July 5th, 2011
I woke up early and took a bus to 안성 Anseong to go to interview a professor, Im Janghyeok, at Jung'ang University. Unfortunately it turns out that there are two campuses for Jung'ang University (and Anseong isn't even the main campus). Professor Im is located on the Seoul campus. I could have woken up at 9 and had breakfast and still been on time for the interview. Needless to say I was frustrated, pissed off and felt rather embarrassed. Everyone I know who attends Jung'ang University is on the campus in Anseong, another professor I need to interview is on that campus (he's 이종휘 Yi Jonghui's main professor and I keep talking with Jonghui about going to Anseong to interview him) and I even (in January 2005) once taught a two week intensive class on that campus. Jung'ang University in Seoul is on Line 9, the brand new line that I took for the first time after coming back to the Express Bus Terminal from Anseong. I had never even gone in the neighborhood of Seoul Jung'ang University before. Oh well. As it turned out the professor had time all day, so I was able to meet him, we had lunch (small and bland) and then talked in his office for around an hour.
It was not the best interview. I went to talk to him because 최해리 Choi Haeri recommended that I talk to him—and I really didn't know how talking to him could be helpful, I was just sort of following the road that opened with Haeri's introduction. Professor Im is doing some really interesting scholarship, focusing on sacrifice within shamanic ceremonies, and he explained some stuff about that in a very animated tone, but as with talking to other scholars about my own research, I heard clear lack of understanding in his voice, felt his push towards me studying what he thought I should research and was generally sort of reminded of a bunch of discussions with Korean scholars. My attitude towards them at this point is as follows.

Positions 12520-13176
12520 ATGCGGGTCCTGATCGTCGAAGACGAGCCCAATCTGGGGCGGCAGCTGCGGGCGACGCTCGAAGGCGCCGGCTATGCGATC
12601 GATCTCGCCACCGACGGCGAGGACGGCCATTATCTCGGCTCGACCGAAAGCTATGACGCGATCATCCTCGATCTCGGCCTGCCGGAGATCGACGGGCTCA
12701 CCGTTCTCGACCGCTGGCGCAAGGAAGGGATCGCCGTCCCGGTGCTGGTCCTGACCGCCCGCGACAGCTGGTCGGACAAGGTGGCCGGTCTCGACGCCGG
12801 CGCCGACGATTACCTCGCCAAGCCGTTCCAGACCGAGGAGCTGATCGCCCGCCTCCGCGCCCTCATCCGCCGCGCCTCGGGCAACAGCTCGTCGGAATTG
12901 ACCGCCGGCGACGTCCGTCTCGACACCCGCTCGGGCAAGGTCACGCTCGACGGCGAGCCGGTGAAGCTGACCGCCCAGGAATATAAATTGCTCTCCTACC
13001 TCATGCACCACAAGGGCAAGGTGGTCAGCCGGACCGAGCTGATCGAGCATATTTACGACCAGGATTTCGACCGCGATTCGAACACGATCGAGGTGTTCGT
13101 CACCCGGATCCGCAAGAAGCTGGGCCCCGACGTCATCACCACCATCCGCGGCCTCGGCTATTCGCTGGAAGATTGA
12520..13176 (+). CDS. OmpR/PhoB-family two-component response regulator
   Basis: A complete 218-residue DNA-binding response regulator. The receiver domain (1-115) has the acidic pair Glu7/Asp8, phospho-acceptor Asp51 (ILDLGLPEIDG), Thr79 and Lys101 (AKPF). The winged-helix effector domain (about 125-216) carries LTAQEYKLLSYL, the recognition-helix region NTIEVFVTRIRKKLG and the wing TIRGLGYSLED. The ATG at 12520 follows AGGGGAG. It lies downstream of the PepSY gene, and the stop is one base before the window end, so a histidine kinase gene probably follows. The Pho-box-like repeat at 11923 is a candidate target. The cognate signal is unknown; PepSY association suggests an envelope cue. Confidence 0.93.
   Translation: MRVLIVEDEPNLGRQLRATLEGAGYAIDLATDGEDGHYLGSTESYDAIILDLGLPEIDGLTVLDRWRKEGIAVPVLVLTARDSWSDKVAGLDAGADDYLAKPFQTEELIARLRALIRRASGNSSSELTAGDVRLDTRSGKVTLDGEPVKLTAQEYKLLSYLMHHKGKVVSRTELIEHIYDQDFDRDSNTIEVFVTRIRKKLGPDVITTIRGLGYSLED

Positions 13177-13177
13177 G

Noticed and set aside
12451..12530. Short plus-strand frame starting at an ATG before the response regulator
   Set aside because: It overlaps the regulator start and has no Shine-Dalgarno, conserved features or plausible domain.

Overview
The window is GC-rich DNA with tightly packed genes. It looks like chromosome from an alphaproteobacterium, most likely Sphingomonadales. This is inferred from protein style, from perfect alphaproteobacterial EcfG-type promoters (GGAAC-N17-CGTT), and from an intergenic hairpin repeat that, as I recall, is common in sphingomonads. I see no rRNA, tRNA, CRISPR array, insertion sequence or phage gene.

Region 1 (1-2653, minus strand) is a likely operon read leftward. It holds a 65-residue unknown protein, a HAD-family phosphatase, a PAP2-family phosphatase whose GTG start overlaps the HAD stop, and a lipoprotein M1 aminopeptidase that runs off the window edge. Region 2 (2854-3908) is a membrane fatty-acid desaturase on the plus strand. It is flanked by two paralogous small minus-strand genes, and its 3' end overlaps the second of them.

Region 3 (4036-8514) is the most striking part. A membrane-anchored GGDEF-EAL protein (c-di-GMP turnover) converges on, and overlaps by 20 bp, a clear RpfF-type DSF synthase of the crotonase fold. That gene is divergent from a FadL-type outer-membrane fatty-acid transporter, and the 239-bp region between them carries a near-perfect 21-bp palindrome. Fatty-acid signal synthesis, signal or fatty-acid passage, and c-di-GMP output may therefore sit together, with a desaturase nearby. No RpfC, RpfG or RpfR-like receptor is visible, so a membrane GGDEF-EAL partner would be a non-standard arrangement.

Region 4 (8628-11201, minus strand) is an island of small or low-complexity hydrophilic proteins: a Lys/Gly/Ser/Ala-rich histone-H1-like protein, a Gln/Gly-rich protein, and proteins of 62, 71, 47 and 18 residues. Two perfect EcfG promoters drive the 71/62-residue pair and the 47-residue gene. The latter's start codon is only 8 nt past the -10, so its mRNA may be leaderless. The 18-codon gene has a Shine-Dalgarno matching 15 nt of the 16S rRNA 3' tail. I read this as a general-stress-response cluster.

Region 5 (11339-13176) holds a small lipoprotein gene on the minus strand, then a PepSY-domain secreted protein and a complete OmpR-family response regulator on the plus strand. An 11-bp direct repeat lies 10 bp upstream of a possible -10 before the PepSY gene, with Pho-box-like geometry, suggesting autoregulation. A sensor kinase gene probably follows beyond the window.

Dear Korean Scholars who already have a secure teaching position and are probably at least a little older than me: You know what you know and I know what I know. Your knowledge of history and tidbits from what has happened over the evolution of cultural policy in Korea (and why it has happened) is impressive, but my research is not historical. Your knowledge of performing arts accumulated through research, reading, conferences and so on is great and I know it~ but your research output is solidly descriptive, your citations rarely extend beyond Korea, you do not bring Korean performing arts or the situation for them into discussion with others working on performing arts issues around the world. Also your on the ground understanding of what is happening within Korean performing arts groups/preservation associations/schools is based on hearsay, limited exposure and you can't even perform these arts, hence your pronouncements feel elitist not objective, arrogant not inclusive. Although I understand why you (and I) cannot publish everything we think about certain groups or individuals for fear of burning a bridge with a group of performers that might lead to other bridges being closed to us in the future—your timidity to actually take a stance and write anything that is at all critical despite your un-attributable tough-talk one on one with me is not impressive. Finally, I would really like to see that you actually care about these issues. I research in this field because I care. Where is your passion and attachment to the arts? Show it if you've got it!
In the evening I finally had another 상모 sangmo class with Yi Jonghui. It was great. I now have a sangmo routine that is about 1 minute long when performed. I worked on ironing it out and getting the transitions down until at least 20 minutes after Jonghui had left before I headed home. I really need to find time to practice.